Volunteer Service Awards
2011 Dorthea "Granny" Heitz Award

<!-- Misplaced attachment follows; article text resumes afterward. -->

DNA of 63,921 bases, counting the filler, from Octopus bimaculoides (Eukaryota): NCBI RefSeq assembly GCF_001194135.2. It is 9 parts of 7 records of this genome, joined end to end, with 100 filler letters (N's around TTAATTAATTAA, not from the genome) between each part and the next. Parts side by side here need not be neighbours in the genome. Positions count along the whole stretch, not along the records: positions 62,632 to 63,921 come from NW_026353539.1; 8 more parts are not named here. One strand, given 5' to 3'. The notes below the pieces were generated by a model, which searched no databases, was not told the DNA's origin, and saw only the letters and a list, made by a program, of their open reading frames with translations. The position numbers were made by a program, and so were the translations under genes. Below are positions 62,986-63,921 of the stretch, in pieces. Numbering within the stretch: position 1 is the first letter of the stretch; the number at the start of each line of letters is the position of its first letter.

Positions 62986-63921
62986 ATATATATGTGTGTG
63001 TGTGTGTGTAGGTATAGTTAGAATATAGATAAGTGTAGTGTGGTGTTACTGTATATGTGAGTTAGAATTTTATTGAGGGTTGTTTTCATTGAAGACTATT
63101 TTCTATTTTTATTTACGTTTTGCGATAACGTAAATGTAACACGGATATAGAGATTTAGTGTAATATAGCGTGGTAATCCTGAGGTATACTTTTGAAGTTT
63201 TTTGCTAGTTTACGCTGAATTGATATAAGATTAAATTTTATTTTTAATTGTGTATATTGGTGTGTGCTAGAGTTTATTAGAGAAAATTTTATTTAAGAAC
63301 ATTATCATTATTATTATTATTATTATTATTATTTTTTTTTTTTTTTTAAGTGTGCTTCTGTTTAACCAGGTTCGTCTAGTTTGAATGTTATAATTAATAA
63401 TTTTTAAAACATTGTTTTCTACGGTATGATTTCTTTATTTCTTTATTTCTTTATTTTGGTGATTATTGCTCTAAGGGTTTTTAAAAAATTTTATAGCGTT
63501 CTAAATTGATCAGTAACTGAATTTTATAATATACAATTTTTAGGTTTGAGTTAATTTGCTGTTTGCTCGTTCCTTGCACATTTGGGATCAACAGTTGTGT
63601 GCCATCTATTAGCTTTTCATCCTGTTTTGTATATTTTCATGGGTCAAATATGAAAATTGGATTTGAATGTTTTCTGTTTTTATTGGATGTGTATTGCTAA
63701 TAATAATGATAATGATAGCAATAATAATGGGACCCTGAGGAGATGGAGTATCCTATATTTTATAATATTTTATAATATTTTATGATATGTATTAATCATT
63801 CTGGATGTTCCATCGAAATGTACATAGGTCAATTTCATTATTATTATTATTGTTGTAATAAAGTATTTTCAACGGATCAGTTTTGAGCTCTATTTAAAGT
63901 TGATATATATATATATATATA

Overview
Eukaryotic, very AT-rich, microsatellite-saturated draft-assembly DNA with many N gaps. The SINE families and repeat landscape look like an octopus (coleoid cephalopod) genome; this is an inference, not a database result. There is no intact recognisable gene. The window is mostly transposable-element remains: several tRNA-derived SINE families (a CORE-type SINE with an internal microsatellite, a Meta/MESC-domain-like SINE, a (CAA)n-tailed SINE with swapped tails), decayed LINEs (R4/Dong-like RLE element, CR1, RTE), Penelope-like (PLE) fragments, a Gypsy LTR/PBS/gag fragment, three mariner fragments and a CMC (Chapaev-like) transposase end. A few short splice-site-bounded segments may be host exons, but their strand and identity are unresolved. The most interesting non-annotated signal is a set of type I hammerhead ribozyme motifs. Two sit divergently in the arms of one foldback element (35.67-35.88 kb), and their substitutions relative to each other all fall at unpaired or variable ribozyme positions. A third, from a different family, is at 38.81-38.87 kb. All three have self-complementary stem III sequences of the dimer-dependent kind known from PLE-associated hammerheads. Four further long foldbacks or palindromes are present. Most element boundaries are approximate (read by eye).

Milt Valera has led the National Notary Association (NNA) since 1982 when he became President of the largest and most respected organization serving United States Notaries. In nearly four decades, Valera has overseen all of the Association’s major programs that today define the arena of Notary education and support services. Among his greatest achievements are creation of two influential, landmark sets of standards for Notaries: The Model Notary Acts of 1984, 2002 and 2010 and their predecessor, The Uniform Notary Act of 1973, and The Notary Public Code of Professional Responsibility of 1998. Valera also serves as Editor and Publisher of the Association’s two flagship member publications — The National Notary magazine and the Notary Bulletin. Born and raised in Lihue, Hawaii, he relocated to the mainland after high school graduating in 1964 from Los Angeles City College. In 1968, he earned a Bachelor of Arts degree in journalism from San Fernando Valley State College. Before his career with the NNA, Valera worked as a newspaper editor, as well as in marketing and public relations. He is active in the nonprofit community, with board directorships at the National Notary Foundation, the Chase Foundation, and most recently Milt was elected by the Calvin Coolidge Memorial Foundation (CCMF) to its distinguished Board of Trustees — the only representative on the board from the western United States. In addition he is a member of the Kauai High School Foundation Board of Directors. Giving back to CSUN and its students has been foremost for Milt. With his roots in journalism he held the office of president for the CSUN Journalism Alumni Association and currently serves as a Director at Large. His committee work was instrumental in the organization of successful Journalism/Sundial Reunions. His service to the Mike Curb College of Arts, Media and Communication includes the Dean’s Council Executive Board and the Journalism Advisory Board. Despite a busy schedule, Milt has found time to serve on the California State University Northridge Foundation since 2009. He is a prominent advocate for donor programs in education and is the national chair for the University’s distinguished President’s Associates. He has generously supported the Valley Performing Arts Center Campaign and was a member of its steering committee. His philanthropic support to the university includes the CSUN Rising Capital Campaign Committee, chairman of the Rawitch Scholarship Committee, and designated gifts to the college and the department of journalism, as well as an endowed scholarship in 2004 for CSUN Journalism students. Taking an active role with the CSUN Alumni Association since 2002, he has held several positions including First Vice President/President Elect and Vice President. He has been an alumni commencement representative and was involved in the successful university anniversary celebrations held in1996 and 2006. Additionally he has been a longtime sponsor of the university’s Distinguished Alumni Awards galas. Milt is a Lifetime Member of the association. For his service to the university community, Milt was the first university alumnus to be honored with two Volunteer Service Awards from two different groups, the Journalism Alumni Association in 2003 and University Advancement in 2005.